Fertility and pregnancy after treatment for cancer during childhood or adolescence

Cancer. 1993 May 15;71(10 Suppl):3392-9. doi: 10.1002/1097-0142(19930515)71:10+<3392::aid-cncr2820711743>3.0.co;2-f.


Because most children and adolescents with cancer now survive, issues regarding the late effects of therapy, including fertility and the health of offspring, are increasingly important. This article summarizes the literature regarding issues related to fertility in survivors of cancer, including actual fertility, gonadal function, menarche, menopause, and birth defects and cancer in the offspring. Radiation therapy to the gonads and alkylating agent chemotherapy, either alone or in combination, impair actual fertility in survivors of childhood and adolescent cancer. Males are particularly affected by alkylating agents, and females who have had radiation therapy to the abdomen have decreased fertility and an increased risk of adverse pregnancy outcomes. Consequently, these women should be followed up as high-risk obstetrical patients. Offspring of survivors of cancer appear to have little risk of childhood cancer or birth defects. Thus, in most instances, survivors of cancer should not be discouraged from having children and can expect a good outcome of pregnancy. This article concludes with advice to survivors and clinicians who counsel survivors.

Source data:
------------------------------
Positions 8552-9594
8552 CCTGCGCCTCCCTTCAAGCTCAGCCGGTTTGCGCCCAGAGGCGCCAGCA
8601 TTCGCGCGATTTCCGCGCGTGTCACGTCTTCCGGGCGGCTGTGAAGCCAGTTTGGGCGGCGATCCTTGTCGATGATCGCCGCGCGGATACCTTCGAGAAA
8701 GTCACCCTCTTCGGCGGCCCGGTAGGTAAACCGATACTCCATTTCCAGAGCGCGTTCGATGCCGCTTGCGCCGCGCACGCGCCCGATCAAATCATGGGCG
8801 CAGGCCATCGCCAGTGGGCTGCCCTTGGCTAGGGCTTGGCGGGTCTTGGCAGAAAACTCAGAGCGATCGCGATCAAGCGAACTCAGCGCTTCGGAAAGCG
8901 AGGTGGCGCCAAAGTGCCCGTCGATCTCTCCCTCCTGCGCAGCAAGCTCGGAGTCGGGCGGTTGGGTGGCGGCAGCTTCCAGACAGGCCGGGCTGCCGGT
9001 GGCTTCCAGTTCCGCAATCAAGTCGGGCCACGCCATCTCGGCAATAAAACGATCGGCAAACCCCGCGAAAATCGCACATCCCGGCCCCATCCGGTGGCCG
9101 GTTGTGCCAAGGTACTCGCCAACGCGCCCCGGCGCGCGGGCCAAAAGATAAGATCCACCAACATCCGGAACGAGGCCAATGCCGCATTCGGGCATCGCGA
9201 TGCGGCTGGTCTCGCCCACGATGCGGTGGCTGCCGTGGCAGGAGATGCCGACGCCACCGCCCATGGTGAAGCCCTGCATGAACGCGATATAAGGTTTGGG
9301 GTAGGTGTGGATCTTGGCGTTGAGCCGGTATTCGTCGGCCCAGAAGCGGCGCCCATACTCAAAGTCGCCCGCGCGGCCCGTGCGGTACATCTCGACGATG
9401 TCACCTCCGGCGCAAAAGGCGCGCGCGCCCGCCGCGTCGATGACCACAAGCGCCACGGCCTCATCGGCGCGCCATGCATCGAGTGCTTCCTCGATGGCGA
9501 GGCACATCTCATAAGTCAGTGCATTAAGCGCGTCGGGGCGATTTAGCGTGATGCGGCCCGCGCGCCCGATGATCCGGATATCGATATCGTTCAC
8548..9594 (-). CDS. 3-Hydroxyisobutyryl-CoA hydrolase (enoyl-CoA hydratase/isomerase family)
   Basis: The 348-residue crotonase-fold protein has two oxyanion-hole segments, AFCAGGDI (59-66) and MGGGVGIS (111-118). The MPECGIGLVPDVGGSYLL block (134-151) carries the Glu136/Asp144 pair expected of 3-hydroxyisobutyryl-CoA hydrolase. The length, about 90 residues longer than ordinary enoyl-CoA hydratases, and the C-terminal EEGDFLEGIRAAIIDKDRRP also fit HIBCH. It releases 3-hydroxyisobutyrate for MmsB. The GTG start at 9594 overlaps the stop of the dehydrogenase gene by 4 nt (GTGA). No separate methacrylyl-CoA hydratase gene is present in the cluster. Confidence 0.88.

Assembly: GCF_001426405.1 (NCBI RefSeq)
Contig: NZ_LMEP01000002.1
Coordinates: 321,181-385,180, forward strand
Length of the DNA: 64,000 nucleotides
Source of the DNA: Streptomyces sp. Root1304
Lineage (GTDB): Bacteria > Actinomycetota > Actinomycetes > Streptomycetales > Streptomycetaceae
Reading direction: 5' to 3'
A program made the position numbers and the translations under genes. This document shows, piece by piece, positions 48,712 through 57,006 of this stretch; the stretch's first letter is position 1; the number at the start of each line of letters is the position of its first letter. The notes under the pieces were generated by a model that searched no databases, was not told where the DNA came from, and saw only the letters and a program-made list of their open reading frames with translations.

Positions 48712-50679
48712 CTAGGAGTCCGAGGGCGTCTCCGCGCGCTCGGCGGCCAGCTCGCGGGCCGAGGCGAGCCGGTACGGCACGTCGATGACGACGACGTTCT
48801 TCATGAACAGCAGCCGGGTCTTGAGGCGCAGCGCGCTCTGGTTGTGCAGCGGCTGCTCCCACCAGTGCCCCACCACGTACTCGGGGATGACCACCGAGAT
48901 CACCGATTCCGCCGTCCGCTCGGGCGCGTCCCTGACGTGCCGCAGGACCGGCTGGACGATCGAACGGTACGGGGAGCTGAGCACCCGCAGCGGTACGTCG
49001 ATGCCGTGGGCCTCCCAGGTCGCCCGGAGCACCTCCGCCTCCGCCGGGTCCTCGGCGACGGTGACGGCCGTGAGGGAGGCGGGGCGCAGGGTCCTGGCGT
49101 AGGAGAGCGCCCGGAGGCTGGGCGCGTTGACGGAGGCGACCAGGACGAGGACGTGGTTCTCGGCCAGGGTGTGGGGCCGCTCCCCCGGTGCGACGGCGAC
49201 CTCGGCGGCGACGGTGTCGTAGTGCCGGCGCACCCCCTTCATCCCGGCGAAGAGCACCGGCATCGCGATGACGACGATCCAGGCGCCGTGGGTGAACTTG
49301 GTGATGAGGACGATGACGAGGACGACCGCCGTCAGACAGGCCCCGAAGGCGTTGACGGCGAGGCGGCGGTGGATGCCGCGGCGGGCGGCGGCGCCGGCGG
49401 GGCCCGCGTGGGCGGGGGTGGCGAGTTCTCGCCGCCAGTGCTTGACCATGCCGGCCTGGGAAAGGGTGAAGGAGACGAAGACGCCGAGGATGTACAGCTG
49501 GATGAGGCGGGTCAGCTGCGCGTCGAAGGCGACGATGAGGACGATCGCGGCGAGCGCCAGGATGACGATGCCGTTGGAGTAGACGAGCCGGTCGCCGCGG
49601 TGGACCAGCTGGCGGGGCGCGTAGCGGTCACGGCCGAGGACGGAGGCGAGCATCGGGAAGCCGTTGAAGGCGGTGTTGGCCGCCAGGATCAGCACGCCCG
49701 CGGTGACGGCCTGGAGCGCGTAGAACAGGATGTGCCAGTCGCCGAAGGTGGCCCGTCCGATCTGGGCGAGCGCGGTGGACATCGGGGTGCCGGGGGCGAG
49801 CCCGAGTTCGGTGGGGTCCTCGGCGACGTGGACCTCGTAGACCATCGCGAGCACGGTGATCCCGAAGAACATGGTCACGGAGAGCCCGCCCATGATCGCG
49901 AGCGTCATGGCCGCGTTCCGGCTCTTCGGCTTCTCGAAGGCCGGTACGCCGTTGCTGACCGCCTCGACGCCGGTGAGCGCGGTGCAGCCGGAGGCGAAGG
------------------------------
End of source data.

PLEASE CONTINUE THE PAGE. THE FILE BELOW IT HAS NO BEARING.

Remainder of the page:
Publication types

  • Review

MeSH terms

  • Adolescent
  • Alkylating Agents / adverse effects
  • Amenorrhea / etiology
  • Child
  • Family
  • Female
  • Fertility / drug effects*
  • Fertility / radiation effects*
  • Humans
  • Male
  • Menarche / radiation effects
  • Menopause
  • Neoplasms / genetics
  • Neoplasms / mortality
  • Neoplasms / therapy*
  • Patient Education as Topic
  • Pregnancy / drug effects*
  • Pregnancy / radiation effects*
  • Pregnancy Outcome
  • Radiotherapy / adverse effects


  • Alkylating Agents